Basic support for reading and writing wave PCM files.
This early version of the library seeks to support the “canonical” wave PCM file format, as well as the basic features of the extended file format. Non-PCM files are not currently supported, nor is metadata. Future versions of the library may add support for some of these features.
The wave file format was originally defined by Microsoft, and it stores audio wave data in a container using RIFF chunks to encode the header and data. The RIFF format also supports file metadata via a LIST INFO chunk and an associated data chunk.
- Hound - Another wave encoding and decoding library in Rust.
- Multimedia Programming Interface and Data Specifications 1.0 - Further info about the RIFF file format.
- RIFF WAVE (.WAV) file format - Also has more info on the RIFF WAVE format.
The wave file format starts with the RIFF file header:
|0||4||“RIFF”||Identifies the main chunk.|
|4||4||chunk size||The size of the rest of the file. This should be equal to the size of the file minus 8 bytes.|
|8||4||“WAVE”||Indicates that this is a wave file.|
The wave file format requires at least two subchunks which follow the main chunk:
- The “fmt “ subchunk. This contains additional header information.
- The “data” subchunk. This contains the actual audio data.
The “fmt “ subchunk starts with the following fields:
|12||4||“fmt “||Identifies this subchunk.|
|16||4||subchunk size||The size of the rest of this subchunk.|
|20||2||format (1)||The format of the wave data, which will be 1 for uncompressed PCM data.|
|22||2||num channels||Indicates if the data is mono, stereo, or something else.|
|24||4||sample rate||The sample rate per second.|
|28||4||byte rate||The total byte rate per second. For 16-bit stereo at 44,100 samples per second, this would be equal to 176,000 bytes per second.|
|32||2||block align||How many bytes are needed for each “frame”, where a frame is one sample for each channel.|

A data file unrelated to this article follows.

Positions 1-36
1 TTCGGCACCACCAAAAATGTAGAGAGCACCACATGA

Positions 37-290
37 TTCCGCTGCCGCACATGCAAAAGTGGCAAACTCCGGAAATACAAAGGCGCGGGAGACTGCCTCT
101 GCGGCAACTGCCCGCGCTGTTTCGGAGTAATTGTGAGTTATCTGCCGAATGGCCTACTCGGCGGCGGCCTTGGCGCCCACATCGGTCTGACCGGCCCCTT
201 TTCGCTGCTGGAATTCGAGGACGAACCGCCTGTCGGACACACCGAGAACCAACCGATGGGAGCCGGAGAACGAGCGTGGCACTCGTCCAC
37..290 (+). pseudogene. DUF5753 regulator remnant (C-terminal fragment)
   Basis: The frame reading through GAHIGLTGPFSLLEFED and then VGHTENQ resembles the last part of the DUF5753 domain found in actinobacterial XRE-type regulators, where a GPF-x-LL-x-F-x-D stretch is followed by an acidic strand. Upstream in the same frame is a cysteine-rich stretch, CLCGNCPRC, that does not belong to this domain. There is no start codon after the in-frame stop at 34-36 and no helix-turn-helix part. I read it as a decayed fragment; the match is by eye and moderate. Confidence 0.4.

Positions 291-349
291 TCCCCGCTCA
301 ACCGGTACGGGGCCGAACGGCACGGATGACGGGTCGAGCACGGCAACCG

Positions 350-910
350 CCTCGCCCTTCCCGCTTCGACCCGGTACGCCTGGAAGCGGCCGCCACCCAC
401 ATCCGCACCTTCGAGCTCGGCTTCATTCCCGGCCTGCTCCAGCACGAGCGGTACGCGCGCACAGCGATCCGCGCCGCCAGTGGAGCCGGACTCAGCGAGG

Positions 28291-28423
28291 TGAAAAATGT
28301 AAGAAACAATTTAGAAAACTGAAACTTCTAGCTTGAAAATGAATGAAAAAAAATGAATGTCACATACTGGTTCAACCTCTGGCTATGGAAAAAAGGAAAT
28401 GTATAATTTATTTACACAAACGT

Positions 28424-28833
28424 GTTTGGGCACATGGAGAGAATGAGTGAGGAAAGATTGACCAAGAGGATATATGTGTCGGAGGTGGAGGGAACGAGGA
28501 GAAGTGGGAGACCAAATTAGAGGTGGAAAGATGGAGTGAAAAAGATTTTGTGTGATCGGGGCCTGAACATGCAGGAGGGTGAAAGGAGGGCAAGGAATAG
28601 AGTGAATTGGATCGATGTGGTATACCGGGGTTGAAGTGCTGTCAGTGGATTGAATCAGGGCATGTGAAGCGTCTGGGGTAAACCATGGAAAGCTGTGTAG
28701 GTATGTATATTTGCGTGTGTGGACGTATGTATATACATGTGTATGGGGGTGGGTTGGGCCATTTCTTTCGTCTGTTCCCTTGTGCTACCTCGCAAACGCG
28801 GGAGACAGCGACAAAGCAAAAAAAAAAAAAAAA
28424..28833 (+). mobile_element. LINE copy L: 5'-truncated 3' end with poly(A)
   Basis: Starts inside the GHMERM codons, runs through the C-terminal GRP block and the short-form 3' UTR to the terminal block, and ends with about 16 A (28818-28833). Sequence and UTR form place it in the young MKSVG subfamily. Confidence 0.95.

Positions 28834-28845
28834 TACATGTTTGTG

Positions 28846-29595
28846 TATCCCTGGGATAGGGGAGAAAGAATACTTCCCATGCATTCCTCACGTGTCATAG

|34||2||bits per sample||The bits per sample; i.e. 16 for 16-bit audio.|
format can take on various values, including the following codes:
|6||8-bit ITU-T G.711 A-law|
|7||8-bit ITU-T G.711 µ-law|
|65534||A special marker value, indicating that this is an “extended” wave file.|
This library currently only supports uncompressed PCM in standard and extended wave formats. These files will usually be either 8-bit unsigned or 16-bit signed, mono or stereo.
Wave files may include an additional field, usually reserved for non-PCM formats:
|36||2||extra info size||For non-PCM formats, this stores the size of the additional info that follows the end of the standard header. Otherwise, it is set to 0.|
Some wave files may follow the extended format. In this case, the
extra info size field will be at least 22 instead of 0.
|38||2||sample info||For PCM files, this contains the valid bits for sample. For example, if this is set to 20 bits and |
|40||4||channel mask||This specifies the assignment of channels to speaker positions.|
|44||16||sub format||For extended wave files, |
The MSDN docs recommend this format for files with more than two channels or more than 16 bits per sample, but it’s also possible to encounter such wave files that don’t include these extra fields. In my testing, Android Marshmallow was able to play back 24-bit PCM wave files using both the standard format and the extensible format, generated using Audacity.
The “data” subchunk contains the actual audio data:
|36+||4||“data”||Identifies this subchunk|
|40+||4||subchunk size||The size of this chunk. For the simple “canonical” wave file format, this will generally be the size of the file minus 44 bytes for the header data, up to and including this field.|
|44+||…||audio data||This stores the actual audio data.|
|…||…||padding byte||If the length of audio data is an odd number, then an additional padding byte should be inserted.|
As the subchunk size is a 32-bit value, the length of audio data cannot exceed 4 GiB, and indeed the entire file can’t really exceed 4 GiB as the master RIFF chunk size field is also a 32-bit value.
Wave files may also contain other metadata, such as the LIST INFO chunks defined by RIFF or other metadata. The LIST INFO chunk is analogous to the ID3 tag in an MP3 file, and if it’s present, it can often be found between the “fmt “ and “data” subchunks or after the end of the “data” subchunk.
Helper struct that takes ownership of a reader and can be used to read data from a PCM wave file.
Helper struct that takes ownership of a writer and can be used to write data to a PCM wave file.
Represents an error that occurred while reading a wave file.
Represents a file format error, when the wave file is incorrect or unsupported.